Thursday, December 05, 2013

Hanukkah In America

Hanukkah In America:

A History

By Dianne Ashton

Published by NYU Press, 14th October 2013

Hanukkah has traditionally always been a relatively minor feast in the Jewish year across most of the world, albeit with a multiplicity of spellings!
In America, however, over a period of almost 200 years, it has been transformed into a major feast, with town menorahs becoming a traditional part of the festive decorations in many parts of America.

How - and why  - did this transformation happen?  Dianne Ashton has created a substantial book which looks at the traditional Jewish history of the events surrounding the beginnings of Hanukkah, how it was celebrated - or relatively ignored - for long periods and then became a  major festival for American Jews of all backgrounds and fervour. Historical sources are closely examined and pondered and rabbinic texts outline the how and why of the celebratory activities. The fact that Jews were never persecuted or forced to live in ghettos by state decree meant that they were free to live, celebrate their festivals and publish books to an appreciative and growing audience; Protestant Christian interest in the history of the early church and its relationship to Judaism of the time meant that many Jewish historical and commentary texts were widely republished and disseminated, even back to mainland Europe via Christian sources and Hanukkah flourished.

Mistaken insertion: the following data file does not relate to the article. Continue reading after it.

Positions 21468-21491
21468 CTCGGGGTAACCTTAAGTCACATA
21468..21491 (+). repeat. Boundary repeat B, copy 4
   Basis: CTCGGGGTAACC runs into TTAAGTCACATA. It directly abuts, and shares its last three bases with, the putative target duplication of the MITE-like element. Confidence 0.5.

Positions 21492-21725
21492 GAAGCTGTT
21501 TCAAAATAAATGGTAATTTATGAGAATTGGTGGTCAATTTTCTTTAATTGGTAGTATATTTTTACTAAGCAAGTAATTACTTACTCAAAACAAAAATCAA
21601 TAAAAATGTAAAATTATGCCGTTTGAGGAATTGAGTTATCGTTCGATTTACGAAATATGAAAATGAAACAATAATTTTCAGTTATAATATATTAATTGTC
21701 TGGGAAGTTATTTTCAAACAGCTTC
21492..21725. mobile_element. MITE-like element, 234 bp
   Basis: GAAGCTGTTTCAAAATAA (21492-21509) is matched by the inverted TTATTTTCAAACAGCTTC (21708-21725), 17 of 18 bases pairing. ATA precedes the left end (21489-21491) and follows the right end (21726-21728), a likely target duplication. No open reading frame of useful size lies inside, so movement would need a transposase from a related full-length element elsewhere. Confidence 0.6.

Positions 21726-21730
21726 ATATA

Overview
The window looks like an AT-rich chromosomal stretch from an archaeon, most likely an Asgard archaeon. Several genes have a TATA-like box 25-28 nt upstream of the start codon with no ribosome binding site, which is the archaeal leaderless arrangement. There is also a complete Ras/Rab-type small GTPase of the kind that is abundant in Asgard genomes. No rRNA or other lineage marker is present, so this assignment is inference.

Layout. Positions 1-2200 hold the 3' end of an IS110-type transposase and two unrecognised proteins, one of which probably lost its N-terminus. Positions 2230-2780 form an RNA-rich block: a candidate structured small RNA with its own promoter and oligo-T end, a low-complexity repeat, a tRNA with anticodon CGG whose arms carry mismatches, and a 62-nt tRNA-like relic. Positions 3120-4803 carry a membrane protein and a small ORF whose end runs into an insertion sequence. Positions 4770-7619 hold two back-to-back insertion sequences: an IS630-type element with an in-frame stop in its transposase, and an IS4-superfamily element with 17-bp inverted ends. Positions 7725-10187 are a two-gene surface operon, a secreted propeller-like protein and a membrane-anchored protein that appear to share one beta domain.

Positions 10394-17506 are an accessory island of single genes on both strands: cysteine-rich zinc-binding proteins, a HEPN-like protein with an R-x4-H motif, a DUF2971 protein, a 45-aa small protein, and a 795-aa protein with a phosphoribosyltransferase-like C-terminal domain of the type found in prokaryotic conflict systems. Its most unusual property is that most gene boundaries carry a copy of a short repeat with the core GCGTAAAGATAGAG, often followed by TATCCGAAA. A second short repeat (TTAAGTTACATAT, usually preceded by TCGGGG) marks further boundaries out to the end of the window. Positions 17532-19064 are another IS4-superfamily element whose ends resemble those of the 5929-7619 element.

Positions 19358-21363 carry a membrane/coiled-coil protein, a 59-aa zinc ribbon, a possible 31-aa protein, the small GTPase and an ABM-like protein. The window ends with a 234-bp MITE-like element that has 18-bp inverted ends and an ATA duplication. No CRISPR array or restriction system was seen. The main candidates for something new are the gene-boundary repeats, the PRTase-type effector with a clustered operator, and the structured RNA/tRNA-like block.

The story of the Maccabees heroically resisting assimilation  to the decrees of King Antiochus was meant to encourage Jews to hold fast to their traditions and identity and encourage them not to become assimilated into a non-Jewish lifestyle in America, but paradoxically, it has become  possibly the only Jewish festival which has truly permeated the general American consciousness and been adopted by mainstream America. Hanukkah also became a way for families of Jewish descent but who were not particularly devout or serious about practicing their faith on a daily basis to maintain their Jewish identity and gradually find their way back to a more observant form of Jewish practice and faith.

This is a fascinating, painstaking and incredibly detailed book which covers every aspect - religious, historical, secular, scholastic, musical, ritual, artistic and anthropological  - of Hanukkah and how it has been and is still celebrated now.

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